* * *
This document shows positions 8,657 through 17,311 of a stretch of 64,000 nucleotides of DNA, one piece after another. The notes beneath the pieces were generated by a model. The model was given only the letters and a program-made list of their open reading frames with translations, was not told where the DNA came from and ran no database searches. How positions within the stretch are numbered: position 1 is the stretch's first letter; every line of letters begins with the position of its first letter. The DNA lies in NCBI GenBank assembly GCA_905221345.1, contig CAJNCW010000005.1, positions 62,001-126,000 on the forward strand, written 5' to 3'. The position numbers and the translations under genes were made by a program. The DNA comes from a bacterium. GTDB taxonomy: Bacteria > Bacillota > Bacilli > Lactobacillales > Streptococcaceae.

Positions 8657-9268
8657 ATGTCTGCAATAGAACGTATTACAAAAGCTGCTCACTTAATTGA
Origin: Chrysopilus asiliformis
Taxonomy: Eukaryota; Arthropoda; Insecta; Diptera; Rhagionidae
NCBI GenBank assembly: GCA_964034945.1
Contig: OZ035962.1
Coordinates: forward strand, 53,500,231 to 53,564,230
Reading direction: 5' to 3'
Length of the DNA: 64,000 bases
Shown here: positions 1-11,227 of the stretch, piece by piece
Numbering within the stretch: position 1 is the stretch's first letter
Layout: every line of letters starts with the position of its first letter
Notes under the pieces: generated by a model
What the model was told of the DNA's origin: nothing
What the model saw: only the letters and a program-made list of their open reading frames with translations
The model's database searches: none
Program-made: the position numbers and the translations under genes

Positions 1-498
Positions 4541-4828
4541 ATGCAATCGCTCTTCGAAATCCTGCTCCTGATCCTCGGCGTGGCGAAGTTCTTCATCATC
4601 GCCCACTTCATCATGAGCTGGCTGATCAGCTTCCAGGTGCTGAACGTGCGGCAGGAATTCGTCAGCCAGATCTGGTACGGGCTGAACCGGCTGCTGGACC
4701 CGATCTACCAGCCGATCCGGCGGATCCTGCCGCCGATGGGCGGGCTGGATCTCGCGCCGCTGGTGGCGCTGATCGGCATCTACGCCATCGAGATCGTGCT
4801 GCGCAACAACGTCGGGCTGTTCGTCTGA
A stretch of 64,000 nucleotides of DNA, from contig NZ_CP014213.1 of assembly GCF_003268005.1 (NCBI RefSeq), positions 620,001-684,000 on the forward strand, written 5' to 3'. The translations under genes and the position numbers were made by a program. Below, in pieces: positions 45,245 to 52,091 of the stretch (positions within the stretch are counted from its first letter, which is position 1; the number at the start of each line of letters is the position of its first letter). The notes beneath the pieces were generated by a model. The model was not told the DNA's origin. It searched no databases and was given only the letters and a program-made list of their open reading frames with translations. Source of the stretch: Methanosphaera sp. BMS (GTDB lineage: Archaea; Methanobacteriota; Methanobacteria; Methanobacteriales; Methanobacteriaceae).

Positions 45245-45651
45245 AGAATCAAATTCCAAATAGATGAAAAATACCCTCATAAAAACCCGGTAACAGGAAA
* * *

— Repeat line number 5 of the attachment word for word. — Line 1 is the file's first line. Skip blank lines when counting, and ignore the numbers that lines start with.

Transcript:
Taxonomy: Eukaryota; Arthropoda; Insecta; Diptera; Rhagionidae